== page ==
Finding could lead to better Alzheimer’s drugs
McGill University researchers have discovered that a mutant gene improves the long-term memory of laboratory mice, a discovery they hope will one day lead to a better quality of life for Alzheimer’s patients and others suffering from memory impairment.
“We now have an excellent target for the development of new drugs that would be capable of doing the same thing that we did, which could be of great benefit to an aging population with memory loss,” said Dr. Mauro Costa-Mattioli, a post-doctoral fellow in the laboratory of Dr. Nahum Sonenberg, James McGill Professor of Translational Control Mechanisms in the Department of Biochemistry and a Howard Hughes Medical Institute International Scholar at McGill.
Using a mutant gene that regulates the switch from short- to long-term memory in mice, Dr. Costa-Mattioli and his colleagues were able to manipulate biochemical reactions in the animals’ brains to control their memory and cognitive behaviour – both extending and reducing long-term memory functions. Their findings appear in the April 6 issue of the journal Cell.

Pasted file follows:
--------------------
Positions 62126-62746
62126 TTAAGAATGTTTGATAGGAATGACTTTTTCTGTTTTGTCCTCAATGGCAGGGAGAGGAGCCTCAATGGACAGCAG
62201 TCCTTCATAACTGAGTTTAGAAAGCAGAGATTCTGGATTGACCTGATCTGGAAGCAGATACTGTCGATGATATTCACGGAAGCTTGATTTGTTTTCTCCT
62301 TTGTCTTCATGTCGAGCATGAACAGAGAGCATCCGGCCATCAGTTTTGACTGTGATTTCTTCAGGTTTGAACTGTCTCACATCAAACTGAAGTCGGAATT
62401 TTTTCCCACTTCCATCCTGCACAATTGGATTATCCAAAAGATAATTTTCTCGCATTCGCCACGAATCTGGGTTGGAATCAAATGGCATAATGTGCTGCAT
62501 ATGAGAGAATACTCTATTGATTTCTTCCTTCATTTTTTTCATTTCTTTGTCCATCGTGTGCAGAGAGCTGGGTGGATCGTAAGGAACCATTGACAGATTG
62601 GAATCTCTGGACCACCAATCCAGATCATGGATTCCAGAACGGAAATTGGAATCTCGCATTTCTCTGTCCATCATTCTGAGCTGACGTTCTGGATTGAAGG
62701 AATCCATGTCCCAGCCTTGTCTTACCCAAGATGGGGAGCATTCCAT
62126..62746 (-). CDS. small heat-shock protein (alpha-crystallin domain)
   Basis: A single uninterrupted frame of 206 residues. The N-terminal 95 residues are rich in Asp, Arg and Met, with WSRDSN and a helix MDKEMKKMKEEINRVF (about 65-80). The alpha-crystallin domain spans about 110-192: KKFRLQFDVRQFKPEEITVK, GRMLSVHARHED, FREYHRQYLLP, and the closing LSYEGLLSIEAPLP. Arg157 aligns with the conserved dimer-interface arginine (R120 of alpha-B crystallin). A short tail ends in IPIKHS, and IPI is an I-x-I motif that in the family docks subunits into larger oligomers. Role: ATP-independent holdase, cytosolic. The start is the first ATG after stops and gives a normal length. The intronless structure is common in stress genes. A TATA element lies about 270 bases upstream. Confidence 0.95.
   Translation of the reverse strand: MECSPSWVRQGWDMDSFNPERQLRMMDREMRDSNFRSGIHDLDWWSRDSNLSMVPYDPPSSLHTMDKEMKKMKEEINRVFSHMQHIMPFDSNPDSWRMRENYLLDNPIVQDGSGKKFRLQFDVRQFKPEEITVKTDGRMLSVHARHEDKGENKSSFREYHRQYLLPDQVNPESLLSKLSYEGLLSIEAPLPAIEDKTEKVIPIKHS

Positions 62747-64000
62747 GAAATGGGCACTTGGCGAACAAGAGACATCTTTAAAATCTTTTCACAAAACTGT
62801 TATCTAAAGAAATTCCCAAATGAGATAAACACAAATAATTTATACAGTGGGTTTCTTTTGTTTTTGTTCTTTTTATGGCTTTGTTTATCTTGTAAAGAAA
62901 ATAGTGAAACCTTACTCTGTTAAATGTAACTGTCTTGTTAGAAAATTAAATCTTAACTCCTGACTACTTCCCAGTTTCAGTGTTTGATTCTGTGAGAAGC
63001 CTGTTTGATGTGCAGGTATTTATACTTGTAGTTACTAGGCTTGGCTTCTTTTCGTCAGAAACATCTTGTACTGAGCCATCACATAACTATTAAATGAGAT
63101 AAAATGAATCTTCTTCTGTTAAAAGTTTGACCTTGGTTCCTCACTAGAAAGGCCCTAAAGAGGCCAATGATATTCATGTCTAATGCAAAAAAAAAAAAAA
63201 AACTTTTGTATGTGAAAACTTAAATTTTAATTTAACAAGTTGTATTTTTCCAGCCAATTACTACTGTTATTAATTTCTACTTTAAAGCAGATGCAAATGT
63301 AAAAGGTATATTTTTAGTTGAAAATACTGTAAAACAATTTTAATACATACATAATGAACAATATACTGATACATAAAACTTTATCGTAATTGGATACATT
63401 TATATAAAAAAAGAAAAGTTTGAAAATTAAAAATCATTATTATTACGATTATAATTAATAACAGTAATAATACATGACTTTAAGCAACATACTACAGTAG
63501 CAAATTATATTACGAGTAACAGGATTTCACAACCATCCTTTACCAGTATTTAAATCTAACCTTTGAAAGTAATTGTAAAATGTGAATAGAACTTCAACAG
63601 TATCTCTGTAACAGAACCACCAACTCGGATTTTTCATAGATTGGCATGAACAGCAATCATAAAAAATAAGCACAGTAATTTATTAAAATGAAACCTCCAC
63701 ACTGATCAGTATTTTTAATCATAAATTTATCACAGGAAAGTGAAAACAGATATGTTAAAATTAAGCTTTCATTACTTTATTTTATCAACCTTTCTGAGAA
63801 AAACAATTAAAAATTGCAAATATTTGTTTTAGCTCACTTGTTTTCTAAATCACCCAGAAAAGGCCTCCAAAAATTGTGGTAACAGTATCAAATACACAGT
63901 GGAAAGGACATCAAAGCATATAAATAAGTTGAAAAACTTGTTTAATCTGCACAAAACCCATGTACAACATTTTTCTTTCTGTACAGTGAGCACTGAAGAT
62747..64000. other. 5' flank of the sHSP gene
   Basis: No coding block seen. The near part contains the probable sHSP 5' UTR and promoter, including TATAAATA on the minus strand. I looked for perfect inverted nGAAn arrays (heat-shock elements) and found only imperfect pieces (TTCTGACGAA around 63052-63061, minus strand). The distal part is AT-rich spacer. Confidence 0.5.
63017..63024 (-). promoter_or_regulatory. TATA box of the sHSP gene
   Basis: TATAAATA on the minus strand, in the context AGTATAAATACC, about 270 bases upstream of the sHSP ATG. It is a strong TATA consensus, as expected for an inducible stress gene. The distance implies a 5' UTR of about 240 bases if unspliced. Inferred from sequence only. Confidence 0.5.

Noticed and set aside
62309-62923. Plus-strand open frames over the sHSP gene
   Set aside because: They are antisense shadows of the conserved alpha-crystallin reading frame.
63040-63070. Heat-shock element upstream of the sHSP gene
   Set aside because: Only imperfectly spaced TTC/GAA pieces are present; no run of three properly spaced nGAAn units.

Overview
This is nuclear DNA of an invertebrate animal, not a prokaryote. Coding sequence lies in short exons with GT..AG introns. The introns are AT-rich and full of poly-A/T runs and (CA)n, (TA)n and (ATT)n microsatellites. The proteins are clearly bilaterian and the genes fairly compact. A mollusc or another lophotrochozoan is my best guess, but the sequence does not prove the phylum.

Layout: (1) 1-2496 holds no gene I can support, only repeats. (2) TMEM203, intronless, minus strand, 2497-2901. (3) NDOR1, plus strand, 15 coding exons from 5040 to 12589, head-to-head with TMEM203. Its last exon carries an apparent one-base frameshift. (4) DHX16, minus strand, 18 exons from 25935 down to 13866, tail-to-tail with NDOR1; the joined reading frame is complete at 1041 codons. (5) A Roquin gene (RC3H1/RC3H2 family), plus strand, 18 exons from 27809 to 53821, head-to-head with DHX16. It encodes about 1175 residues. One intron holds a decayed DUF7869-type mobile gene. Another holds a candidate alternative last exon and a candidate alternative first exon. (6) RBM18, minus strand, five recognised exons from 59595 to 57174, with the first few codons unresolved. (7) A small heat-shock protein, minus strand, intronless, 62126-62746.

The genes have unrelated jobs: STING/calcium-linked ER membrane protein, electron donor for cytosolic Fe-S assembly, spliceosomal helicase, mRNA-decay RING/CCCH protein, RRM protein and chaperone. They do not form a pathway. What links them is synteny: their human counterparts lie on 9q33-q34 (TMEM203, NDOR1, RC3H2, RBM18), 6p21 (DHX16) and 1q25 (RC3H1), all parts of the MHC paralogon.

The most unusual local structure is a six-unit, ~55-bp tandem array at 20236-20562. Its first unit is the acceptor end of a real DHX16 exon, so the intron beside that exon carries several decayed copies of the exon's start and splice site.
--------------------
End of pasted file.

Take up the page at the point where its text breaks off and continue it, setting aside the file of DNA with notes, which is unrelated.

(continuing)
To study spatial memory, the researchers used such tests as the Morris water maze, in which a mouse is placed in a pool of water containing a hidden platform located just below the surface. Visual cues are placed around the pool and over a number of trials, researchers analyze how quickly the mice remember how to locate the hidden platform using these cues. In this and other tests, the researchers found that the mice with the altered gene exhibited enhanced learning and memory.
Drs. Mauro Costa-Mattioli and Sonenberg conducted the research in collaboration with Dr. Jean-Claude Lacaille of Université de Montréal, Dr. Kobi Rosenblum of the University of Haifa and Dr. Randal Kaufman of the University of Michigan, as well as a team of colleagues from McGill, consisting of Drs. Jerry Pelletier, Wayne Sossin, Claudio Cuello, Kresimir Krnjevic and Karim Nader, a McGill psychology professor best known for his discovery that the impact of traumatic memories can be lessened with drug treatment.
“Our next step is to look at many different compounds to start searching for a drug that can be designed to improve long-term memory in humans,” said Dr. Sonenberg.
On the Web: Cell